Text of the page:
Smoking after tooth removal can be harmful. It increases the risk of problems and pain.
For regular smokers, the act of NOT smoking for a few days can be uncomfortable and upsetting. The risk of agonizing pain or poor healing caused by smoking is very serious though.
When you have a tooth removed it can take a few days for the healing process to kick into gear. Lifestyle factors like diet, overall health, and nutrition can slow down or modify healing.
Smoking anything (even vaping) can slow down tooth healing and increase the pain felt.
In an ideal world, you would abstain from smoking for five full days after tooth removal. For many, this is not realistic. The first 24 hours are critical for the process of healing. So at the minimum aim for 24 full hours after the extraction.
The take-home message? For as long as possible following tooth extraction do not smoke.
Why smoking after tooth extraction matters
As a dental surgeon, I see better results from patients who don’t smoke after having a tooth out. They tend to heal faster and with less pain.
The main reason for the better healing is likely the effect that cigarette smoke has on the blood clot.
Smoke can disrupt the process of a blood clot forming. If the blood clot is lost or of poor quality – the whole healing process suffers. Expect more pain and a longer healing time.
This happens because smoking contains some chemicals which can impact how well the initial blood clot forms. It also affects blood flow.
This is where it gets interesting – smoking reduces the blood flow to the healing area. We are relying on this blood flow to help manage inflammation and promote fast easy healing!
The other possible contributing factors are that the physical act of smoking and exhaling can knock the blood clot, and also the reduction in saliva and heat of the smoke itself might dry out the clot. This can make the clot fragile. Some dentists think this is the biggest reason that smokers have issues like pain, prolonged healing, or dry socket.
Should I vape after a tooth extraction instead of smoking?
Vaping and e-cigarettes carry much of the same risk to a healing extraction site as regular smoking.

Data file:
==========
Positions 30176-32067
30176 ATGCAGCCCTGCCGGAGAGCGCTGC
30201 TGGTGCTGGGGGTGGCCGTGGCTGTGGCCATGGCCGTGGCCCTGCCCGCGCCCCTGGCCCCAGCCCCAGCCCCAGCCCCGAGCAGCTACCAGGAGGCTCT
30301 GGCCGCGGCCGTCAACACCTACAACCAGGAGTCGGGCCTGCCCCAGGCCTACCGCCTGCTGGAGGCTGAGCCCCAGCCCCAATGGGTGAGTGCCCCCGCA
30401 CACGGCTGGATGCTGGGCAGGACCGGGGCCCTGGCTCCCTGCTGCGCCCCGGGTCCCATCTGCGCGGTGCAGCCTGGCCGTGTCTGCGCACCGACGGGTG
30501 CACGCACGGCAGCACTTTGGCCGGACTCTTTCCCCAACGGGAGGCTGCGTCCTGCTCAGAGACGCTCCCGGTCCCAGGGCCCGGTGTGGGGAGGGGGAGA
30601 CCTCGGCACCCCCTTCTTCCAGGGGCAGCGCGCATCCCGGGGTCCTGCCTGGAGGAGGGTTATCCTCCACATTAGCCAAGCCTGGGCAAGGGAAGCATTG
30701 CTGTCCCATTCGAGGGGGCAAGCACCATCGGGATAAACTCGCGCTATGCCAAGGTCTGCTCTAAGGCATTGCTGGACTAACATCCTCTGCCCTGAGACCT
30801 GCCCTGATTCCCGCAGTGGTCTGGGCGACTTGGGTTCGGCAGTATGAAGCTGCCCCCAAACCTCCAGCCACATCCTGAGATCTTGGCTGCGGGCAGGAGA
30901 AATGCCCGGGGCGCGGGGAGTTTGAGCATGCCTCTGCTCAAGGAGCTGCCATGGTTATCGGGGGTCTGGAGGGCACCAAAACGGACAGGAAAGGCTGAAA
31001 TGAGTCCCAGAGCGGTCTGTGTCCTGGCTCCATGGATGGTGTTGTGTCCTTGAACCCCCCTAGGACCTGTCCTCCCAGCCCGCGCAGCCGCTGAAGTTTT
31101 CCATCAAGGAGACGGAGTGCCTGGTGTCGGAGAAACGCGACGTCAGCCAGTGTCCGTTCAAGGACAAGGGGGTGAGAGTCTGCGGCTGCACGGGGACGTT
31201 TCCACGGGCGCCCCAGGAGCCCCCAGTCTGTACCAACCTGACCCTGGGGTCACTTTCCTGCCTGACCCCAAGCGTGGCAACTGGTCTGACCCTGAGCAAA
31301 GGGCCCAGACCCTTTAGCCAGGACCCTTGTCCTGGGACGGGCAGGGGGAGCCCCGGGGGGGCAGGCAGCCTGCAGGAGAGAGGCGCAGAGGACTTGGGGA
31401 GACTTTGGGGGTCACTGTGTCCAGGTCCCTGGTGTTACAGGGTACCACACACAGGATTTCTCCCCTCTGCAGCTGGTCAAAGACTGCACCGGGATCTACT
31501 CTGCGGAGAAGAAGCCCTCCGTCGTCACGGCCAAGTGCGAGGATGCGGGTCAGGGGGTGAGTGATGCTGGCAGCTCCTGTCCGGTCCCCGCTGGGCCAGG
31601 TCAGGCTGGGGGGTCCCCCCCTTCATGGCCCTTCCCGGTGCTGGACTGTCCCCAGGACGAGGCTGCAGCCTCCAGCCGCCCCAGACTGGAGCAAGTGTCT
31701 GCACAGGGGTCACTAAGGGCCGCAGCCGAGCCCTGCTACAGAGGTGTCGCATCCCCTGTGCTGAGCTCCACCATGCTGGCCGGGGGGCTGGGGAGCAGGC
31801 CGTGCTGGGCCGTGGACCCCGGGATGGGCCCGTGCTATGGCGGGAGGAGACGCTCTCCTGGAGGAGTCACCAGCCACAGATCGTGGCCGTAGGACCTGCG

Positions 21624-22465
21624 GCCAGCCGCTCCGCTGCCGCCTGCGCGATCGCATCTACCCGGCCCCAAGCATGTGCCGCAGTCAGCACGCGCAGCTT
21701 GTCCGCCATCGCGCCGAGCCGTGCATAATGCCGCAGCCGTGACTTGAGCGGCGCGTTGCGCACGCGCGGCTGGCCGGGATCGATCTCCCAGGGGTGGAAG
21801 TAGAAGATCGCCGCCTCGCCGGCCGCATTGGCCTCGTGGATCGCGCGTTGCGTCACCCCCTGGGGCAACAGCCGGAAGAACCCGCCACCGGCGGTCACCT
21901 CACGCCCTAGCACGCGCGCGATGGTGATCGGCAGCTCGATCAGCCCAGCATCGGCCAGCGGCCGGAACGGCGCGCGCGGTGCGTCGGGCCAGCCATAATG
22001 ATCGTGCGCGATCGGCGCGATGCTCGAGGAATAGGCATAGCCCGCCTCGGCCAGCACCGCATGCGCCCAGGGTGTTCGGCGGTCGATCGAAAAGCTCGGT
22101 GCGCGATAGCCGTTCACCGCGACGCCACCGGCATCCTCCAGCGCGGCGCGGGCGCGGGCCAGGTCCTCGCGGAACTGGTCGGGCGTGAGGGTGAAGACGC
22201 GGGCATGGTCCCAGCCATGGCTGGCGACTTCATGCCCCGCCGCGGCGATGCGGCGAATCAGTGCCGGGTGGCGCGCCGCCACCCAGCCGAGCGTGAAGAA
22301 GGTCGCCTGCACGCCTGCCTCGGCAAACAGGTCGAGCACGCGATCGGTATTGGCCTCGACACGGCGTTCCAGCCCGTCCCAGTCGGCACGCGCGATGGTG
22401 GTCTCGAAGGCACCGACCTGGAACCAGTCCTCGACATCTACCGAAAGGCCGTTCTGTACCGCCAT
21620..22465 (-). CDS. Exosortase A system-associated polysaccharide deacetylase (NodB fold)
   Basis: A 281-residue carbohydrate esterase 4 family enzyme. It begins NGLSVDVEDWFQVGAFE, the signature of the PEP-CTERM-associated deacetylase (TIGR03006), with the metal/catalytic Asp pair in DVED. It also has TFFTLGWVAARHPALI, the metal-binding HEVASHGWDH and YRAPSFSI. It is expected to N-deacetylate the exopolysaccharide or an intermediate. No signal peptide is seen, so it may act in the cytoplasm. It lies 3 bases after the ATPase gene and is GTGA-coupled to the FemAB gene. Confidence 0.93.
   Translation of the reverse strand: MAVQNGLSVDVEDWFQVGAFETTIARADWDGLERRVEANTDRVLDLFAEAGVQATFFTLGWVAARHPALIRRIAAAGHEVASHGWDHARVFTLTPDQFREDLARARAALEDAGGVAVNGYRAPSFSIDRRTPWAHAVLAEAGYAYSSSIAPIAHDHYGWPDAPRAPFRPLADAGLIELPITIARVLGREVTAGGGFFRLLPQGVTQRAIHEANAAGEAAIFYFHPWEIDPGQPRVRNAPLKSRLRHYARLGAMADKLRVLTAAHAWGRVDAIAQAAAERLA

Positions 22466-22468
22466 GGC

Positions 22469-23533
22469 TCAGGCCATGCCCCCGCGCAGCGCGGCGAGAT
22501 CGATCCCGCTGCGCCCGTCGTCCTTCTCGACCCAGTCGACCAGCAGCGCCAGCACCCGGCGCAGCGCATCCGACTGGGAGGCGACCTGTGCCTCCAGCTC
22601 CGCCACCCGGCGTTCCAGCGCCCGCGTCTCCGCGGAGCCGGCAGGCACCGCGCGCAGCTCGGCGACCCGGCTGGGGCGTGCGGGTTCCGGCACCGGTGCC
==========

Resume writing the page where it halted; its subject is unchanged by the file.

In my patients, I see similar issues of delayed healing and dry sockets. So I typically recommend avoiding vapes and e-cigs for the same amount of time. Treat them the same as smoking.
If you are a smoker – there is no strong evidence to suggest that switching from smoking to vaping will give a better outcome after tooth extraction. That said, more research needs to be done as many people now use e-cigarettes.
The main reason you should not smoke after extraction is smoker’s dry socket
A dry socket is a condition that can develop after an extraction. It is a painful and serious complication that should be avoided at all costs.
A dry socket occurs when the clot doesn’t form or falls out. A failed blood clot means a massive delay to healing. This makes a few days of discomfort turn into a week or two. Ouch!
Tobacco smoke has been shown to hasten the development of a dry socket, as smoke damages the blood clot around the tooth’s socket. Smoking tobacco cigarettes or e-cigarettes also contributes to dry socket, as smoke also reduces saliva production, which is essential for creating a healthy blood clot.
Smoking post-extraction can lead to delayed healing and an increased risk of developing dry sockets. The duration of smoking cessation needs to last at least five days following tooth removal – even though this may not be possible for many.
If you think you have a dry socket, your first call is to the surgeon or dentist who took the tooth out. We can’t really fix the problem, but there are things we can do to make it feel better while it slowly heals.
Let the body heal
There are several additional factors to take into account while waiting for an extraction to heal. Follow these basic extraction healing steps (along with not smoking) and your extraction site will heal quickly.
This will also help prevent infections, prevent dry socket, and lower the risk of the wound from being reinjured.
The first few days
- Hot drinks like tea and coffee are fine BUT only at warm temperatures. Extreme temperatures in the first 24 hours can affect the blood clot
- Your dentist will tell you to avoid heavy physical activity (I always tell people to skip the gym that day or even better do a light session a few hours before the appointment)
- DO brush the teeth, DON’T brush the extraction site. Because – it will hurt. Simple!
- Skip the straw – you don’t want any suction to disrupt the delicate blood clot. Just drink from a cup.
- And alcohol is best avoided as it slows down healing and can hurt the clot.
- Crunch foods and hard food are usually best avoided. Not worth the risk of damaging the clot and early skin healing.
- Use plenty of salt water rinses (make it yourself) to keep the area clean and healthy
So hot nachos with a margarita through a straw after lifting weights? A really bad idea.
Following and extraction you would expect some bad tastes and sometimes even temporary bad breath.
Some extractions are at a higher risk of post-operative complications than others. So if your tooth extraction with an emergency tooth extraction, or wisdom tooth removal – be extra cautious and it is even MORE important to avoid smoking after.